The Securities and Exchange Commission’s letter to Sen. Ed Markey regarding Herbalife Ltd. (NYSE:HLF) is pretty scant on answers. Regulators basically said that they don’t disclose information about whether they have investigated or are currently investigating a company on suspicions of being a pyramid scheme. Then they go into the guidelines for what a pyramid scheme is, which officials have already provided online in other places.

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Herbalife questions left unanswered

In his letter, Markey called attention to how Herbalife Ltd. (NYSE:HLF) management’s questions regarding the number of sales which are outside their network have changed. The SEC again reiterated his position of not disclosing any past or current investigations into companies and said it was unable to comment on Herbalife.

The senator also asked questions like, “How many compensation system levels does the typical pyramid scheme have.” He also asked, “Hypothetically, if an entity had a turnover rate in excess of 5% each quarter in its lowest tier, would that be grounds for an investigation into whether the entity is pyramid scheme?” He also wanted to know, “What if the turnover rate was in excess of 10%? What if it was in excess of 50%?”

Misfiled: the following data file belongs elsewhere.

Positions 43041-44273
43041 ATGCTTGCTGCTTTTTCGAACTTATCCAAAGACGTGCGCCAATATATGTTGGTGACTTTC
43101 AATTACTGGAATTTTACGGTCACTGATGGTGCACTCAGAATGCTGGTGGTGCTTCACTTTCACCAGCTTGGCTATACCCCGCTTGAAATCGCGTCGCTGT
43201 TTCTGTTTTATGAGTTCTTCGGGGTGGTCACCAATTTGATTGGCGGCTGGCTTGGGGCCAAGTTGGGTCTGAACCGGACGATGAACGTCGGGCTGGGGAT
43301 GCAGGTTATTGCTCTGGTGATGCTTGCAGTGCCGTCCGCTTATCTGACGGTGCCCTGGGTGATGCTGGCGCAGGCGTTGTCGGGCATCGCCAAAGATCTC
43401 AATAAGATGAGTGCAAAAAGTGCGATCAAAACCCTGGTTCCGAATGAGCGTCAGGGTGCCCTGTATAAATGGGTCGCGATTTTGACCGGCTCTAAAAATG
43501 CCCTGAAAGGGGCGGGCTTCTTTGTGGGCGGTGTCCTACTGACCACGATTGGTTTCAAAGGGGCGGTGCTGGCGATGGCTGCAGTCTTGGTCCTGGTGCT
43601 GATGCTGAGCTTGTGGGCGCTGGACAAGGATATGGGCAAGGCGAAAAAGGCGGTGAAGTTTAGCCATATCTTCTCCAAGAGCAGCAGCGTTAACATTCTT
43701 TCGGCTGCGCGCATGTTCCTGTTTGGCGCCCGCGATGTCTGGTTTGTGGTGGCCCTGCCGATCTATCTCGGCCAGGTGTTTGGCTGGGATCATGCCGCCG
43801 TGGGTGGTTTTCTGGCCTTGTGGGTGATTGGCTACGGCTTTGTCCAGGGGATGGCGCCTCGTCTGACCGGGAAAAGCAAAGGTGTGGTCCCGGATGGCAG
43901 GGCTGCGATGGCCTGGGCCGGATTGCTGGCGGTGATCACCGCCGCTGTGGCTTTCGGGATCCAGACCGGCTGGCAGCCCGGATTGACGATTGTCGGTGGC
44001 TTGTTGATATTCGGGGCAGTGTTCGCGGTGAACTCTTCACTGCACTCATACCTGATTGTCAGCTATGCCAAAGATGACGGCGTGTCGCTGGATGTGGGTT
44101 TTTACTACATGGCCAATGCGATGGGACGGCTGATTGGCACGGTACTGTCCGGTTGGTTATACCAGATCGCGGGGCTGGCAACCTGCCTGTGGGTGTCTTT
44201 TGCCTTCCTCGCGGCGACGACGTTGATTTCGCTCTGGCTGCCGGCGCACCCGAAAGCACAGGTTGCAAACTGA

Regulators also said they don’t “maintain specific data regarding the typical number of compensation levels or turnover rates at either MLM companies or pyramid schemes.” So basically, the SEC said there are no guidelines in place in terms of when turnover rates are high enough to signal concerns that the company in question is a pyramid scheme.

Needless to say, the U.S. Federal Trade Commission’s response to Sen. Markey earlier this month was a bit fuller in terms of answers. The agency’s chairperson told him that she’s considering taking action against Herbalife Ltd. (NYSE:HLF).

Is Herbalife a pyramid scheme?

This certainly seems like the million dollar question. Shares of Herbalife Ltd. (NYSE:HLF) have climbed higher and higher as the company has returned better and better results. Carl Icahn recently increased his position in Herbalife to 17 million shares.

Activist investor Bill Ackman, who famously began shorting the nutritional supplements company in late 2012, has tried to chip away at the company’s reputation. His latest tactics have involved spotlighting various Herbalife Ltd. (NYSE:HLF) distributors and even a board member. Possibly because of his first spotlight, Canadian regulators decided to investigate because he highlighted a group which had faced regulatory action in the past regarding sales of leads.